An infectious disease specialist has warned that that if the numbers continue the way they are going Ireland is heading “back towards where we were in March and April.”
Professor Sam McConkey was speaking after the National Public Health Emergency Team (NPHET) expressed serious concern about continuing to Phase Four of the roadmap for reopening.
No new deaths form the virus were reported yesterday; however, 32 new cases were confirmed – the highest number in over a month.
On Newstalk Breakfast this morning Professor McConkey said appears to have been a “worrying” rise in the reproductive rate of the virus in recent days.
“If it continues like that, then of course, we end up on a trajectory heading exactly where we were in March and April and that would be a complete disaster,” he said.
“Even though it is only affecting young people now we are told, eventually it will spread to the elderly and then cause a lot of death and disease.”
He said he is concerned we are now looking at the start of a second surge; however, he is confident we now have better tools to respond to it.
“I don’t think it will be a wave,” he said. “I am confident that what we did in this country in March and May controlled a rather substantial burst of infection and, if we do that better and quicker, then we can make whatever happens again, less.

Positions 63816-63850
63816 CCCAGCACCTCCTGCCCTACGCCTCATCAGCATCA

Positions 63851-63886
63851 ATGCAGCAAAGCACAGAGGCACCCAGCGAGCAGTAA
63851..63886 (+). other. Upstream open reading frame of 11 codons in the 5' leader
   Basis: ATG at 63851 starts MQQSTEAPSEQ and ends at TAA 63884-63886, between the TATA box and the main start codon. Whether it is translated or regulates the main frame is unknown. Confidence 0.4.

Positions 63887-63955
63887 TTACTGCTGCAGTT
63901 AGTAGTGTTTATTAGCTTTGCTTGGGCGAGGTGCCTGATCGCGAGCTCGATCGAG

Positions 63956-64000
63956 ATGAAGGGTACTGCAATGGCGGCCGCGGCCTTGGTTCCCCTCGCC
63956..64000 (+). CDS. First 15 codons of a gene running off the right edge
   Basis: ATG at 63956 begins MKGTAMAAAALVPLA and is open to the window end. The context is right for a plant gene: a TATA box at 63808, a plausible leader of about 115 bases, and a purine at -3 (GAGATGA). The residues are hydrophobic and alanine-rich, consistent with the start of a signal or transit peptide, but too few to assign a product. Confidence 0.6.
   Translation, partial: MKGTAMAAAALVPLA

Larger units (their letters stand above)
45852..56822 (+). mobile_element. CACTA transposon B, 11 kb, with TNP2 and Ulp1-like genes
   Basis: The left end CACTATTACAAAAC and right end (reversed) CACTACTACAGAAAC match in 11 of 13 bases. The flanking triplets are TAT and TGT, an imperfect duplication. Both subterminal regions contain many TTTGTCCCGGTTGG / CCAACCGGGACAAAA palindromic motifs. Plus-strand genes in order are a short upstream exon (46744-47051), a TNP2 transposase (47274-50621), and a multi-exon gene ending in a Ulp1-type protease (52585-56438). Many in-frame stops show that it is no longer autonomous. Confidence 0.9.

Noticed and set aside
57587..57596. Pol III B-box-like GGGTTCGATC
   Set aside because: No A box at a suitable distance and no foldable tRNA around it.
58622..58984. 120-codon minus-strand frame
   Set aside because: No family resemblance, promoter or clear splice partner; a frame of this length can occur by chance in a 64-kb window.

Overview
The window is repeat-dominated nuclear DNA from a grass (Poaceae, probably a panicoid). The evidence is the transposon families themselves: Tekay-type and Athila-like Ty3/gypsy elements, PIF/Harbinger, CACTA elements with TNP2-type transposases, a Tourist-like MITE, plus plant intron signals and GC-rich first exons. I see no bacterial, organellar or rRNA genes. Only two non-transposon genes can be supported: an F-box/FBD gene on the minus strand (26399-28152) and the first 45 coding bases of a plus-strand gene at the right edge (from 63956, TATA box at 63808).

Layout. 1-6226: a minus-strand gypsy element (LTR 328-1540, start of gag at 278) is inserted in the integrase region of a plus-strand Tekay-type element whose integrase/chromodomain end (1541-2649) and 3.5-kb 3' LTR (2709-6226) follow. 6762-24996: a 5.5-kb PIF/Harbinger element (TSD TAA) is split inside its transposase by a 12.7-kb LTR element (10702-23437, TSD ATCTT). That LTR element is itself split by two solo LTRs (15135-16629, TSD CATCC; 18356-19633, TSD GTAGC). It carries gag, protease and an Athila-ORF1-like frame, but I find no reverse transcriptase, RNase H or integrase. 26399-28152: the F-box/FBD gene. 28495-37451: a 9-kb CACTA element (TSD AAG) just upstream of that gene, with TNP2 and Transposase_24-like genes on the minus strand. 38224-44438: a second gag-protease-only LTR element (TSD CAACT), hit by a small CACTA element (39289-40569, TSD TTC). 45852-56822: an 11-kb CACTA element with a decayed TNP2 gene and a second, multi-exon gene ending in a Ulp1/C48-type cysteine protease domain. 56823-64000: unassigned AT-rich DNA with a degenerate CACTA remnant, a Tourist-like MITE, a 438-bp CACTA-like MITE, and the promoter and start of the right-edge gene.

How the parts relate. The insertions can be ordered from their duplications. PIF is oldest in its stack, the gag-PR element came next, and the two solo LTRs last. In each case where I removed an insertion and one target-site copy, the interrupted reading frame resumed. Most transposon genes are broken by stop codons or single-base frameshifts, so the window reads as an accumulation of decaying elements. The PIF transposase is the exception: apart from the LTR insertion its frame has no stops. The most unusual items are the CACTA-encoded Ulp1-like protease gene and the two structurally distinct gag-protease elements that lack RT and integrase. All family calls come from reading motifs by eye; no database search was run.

“I am confident that we can learn from our previous experience and we can repeat it as well and with things like the app, perhaps that will help us to control it even better.”
He said it is too early to say whether the rise should affect the reopening of pubs next week – and said officials will be examining where the new cases are coming from.
“Whether these new cases are all people travelling in from abroad or not I don’t know that information,” he said.
“If they are and we are catching them, that is not so bad.
“But if they are unexplained community transmission of COVID-19 – just random people here in Ireland in the community coming up positive, that is really worrying and a big sign saying this epidemic is going to start again in Ireland and then we need to take some dramatic action.”
Professor McConkey said there is nothing wrong with opening up a green list for international travel – provided you are careful about the countries you choose.
“There are, I am delighted to say, a number of countries in Europe and in Asia that have done just as well as us in controlling coronavirus,” he said.
“These are countries that have clear, open and transparent data that we can trust that have done very well.
“The problem is, how often have you gone on holiday to Norway and Finland? They may not be the countries you want to go to.”
You can listen back to the interview here: